In December 1983, US President Ronald Reagan gave a speech at the Congressional Medal of Honor. He said that he wants to tell a real story, a story he has said many times before.
The story took place during the Second World War. A B-17 bomber was hit hard by ground-based anti-aircraft fire. The turret below it had been hit, the artillery inside was wounded, and the turret door was stuck and could not be opened. When the plane returned to the airport with heavy smoke, it could not even land safely. At this time, the commander ordered everyone to skydiving. But the artillery was desperate to find that he could not parachute and could only crash with the plane.
The last person who left the plane later described what he saw: the commander quietly sat outside the turret and said to the artillery who was frightened inside: Children, don’t worry, we will land together.
This is a very infectious speech. Reagan said that it was this heroic feat that allowed the commander to receive the Congressional Medal of Honor after his death. When the speech was over, everyone was in tears, and thunderous applause sounded in the venue.
But this great and great story is a little bit short: it never really happened. The reporters looked at the records of all 434 congressional medals of honor issued during the Second World War, but found that they did not mention anything similar to this touching story.
Undoubtedly, as a public figure, Reagan did not intend to fabricate such a story to attract attention. It was not until later that it was discovered that this story is very similar to the climax of the war movie “Flying Wings and Prayer”. In the movie, the plane was also hit hard, but the person who could not move was not a gunner but a radio operator.
Obviously, when did Reagan watch the movie, and then confuse the wonderful plot with the actual situation. Or, by suggesting, let him believe that this is a true story.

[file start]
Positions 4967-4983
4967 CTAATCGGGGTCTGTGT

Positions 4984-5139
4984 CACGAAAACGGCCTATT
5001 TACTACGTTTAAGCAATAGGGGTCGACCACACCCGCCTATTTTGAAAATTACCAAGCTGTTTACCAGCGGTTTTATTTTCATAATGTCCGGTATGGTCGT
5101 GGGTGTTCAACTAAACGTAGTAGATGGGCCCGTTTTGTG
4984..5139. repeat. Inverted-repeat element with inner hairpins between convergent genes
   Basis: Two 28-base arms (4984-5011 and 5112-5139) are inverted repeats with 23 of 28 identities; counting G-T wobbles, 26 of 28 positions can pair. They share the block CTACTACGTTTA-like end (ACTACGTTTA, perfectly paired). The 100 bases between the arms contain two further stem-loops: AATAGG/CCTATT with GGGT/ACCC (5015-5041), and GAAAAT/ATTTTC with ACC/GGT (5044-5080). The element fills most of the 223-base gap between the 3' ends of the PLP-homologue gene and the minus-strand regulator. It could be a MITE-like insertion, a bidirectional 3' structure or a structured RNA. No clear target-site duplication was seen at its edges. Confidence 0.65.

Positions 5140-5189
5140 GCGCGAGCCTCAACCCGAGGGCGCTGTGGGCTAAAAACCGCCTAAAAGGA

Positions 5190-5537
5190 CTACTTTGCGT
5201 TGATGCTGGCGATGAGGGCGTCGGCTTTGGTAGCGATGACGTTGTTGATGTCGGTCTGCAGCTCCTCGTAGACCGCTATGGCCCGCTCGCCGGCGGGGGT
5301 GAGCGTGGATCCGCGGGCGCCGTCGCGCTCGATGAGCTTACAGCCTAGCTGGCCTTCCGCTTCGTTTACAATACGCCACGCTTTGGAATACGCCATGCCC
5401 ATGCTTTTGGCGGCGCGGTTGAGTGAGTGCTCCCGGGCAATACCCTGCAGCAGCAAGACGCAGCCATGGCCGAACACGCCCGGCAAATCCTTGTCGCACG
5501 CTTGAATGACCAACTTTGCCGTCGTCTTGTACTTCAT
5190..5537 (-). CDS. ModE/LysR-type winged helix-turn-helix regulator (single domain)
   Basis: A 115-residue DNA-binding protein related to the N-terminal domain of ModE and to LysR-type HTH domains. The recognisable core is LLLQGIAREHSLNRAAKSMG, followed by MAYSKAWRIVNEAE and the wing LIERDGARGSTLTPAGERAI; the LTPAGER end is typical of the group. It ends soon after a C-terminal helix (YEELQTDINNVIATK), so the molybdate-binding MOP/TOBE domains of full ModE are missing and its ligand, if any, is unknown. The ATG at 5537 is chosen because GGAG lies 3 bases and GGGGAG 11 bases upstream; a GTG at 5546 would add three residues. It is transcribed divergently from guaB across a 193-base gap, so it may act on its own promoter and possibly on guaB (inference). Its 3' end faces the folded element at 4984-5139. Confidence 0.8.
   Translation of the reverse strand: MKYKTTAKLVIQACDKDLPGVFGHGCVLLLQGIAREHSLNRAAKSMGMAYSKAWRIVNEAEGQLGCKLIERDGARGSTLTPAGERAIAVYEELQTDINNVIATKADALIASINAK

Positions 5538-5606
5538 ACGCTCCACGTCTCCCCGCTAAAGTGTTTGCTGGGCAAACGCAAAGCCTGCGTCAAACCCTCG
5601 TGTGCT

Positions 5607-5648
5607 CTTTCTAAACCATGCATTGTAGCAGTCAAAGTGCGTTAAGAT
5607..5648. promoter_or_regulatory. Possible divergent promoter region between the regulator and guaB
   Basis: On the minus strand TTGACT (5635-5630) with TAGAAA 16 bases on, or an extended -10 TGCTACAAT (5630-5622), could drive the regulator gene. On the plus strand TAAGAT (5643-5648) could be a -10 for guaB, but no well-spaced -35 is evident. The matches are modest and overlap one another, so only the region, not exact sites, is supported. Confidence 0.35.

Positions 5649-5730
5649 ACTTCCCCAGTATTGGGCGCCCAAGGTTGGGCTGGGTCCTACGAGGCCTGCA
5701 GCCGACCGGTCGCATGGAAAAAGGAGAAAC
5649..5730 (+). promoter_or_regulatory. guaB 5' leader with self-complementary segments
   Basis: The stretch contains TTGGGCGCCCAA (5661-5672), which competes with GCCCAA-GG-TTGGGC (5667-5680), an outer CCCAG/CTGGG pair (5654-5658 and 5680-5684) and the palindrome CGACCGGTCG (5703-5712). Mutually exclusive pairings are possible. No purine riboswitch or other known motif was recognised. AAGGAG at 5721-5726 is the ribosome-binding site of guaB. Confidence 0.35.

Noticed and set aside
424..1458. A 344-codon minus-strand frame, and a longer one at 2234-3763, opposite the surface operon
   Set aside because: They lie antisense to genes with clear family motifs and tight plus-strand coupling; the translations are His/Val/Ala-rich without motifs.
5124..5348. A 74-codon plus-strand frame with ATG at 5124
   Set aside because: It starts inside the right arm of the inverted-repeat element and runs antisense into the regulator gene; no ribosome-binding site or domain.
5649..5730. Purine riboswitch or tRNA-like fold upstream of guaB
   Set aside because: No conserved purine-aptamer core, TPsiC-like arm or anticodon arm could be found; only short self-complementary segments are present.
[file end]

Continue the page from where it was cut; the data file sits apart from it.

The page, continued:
In fact, this situation is not uncommon. Deceiving memories through hints has sometimes become a potential instinct for people. When people are confused about the lack of certain memories, or when a “foreign person” implants a powerful memory, they will use hints to coordinate their own cognition. Professor Wade at Victoria University in Wellington did this experiment. She asked 20 people to convince one of their family members to participate in the experiment. On the surface, the experiment is to study why people remember what happened in childhood, but there is a mystery inside. The researchers asked the recruiter to secretly provide a photo of the child as a child, then process the photo, “post” the child to a hot air balloon, and make a bird’s eye view.
This photo is mixed with three other photos at an amusement park or birthday party. Please refer to the photo scene. This description has been carried out three times in total. For the first time, almost all of the participants remembered the interesting things that really happened, but one in three said: They also remember the hot air balloon trip, and some people even said when they traveled. detail. Later, the researchers asked all the participants to think about it later. By the time of the last visit, half of them said they remembered the hot air balloon trip. The most exaggerated thing is that one participant clearly stated on the first visit that “there has never been a hot air balloon trip”, but on his last trip, he not only made up his own time, place and weather for his travels. Even the photographer was fictionalized by him.
The researchers conducted a number of similar trials, including asking participants to describe the encounter with Bugs Bunny at Disneyland (Bunny Bugs are not Disney characters, so it is unlikely to appear in Disneyland), describing their feelings of hospitalization due to high fever, and describing themselves Inadvertently sprinkling wine when attending other people’s weddings, etc. Of course, these are all fictitious, but almost half of the participants can describe it.
The results of the study show that the plasticity of human memory is far more amazing than we think. Once an authoritative person pointed out that we had some experience, most people could not directly deny it at the time. Then they began to use ideas to fill the gaps in memory. After a period of time, the line between facts and fiction becomes blurred, and even we will actively confuse this line.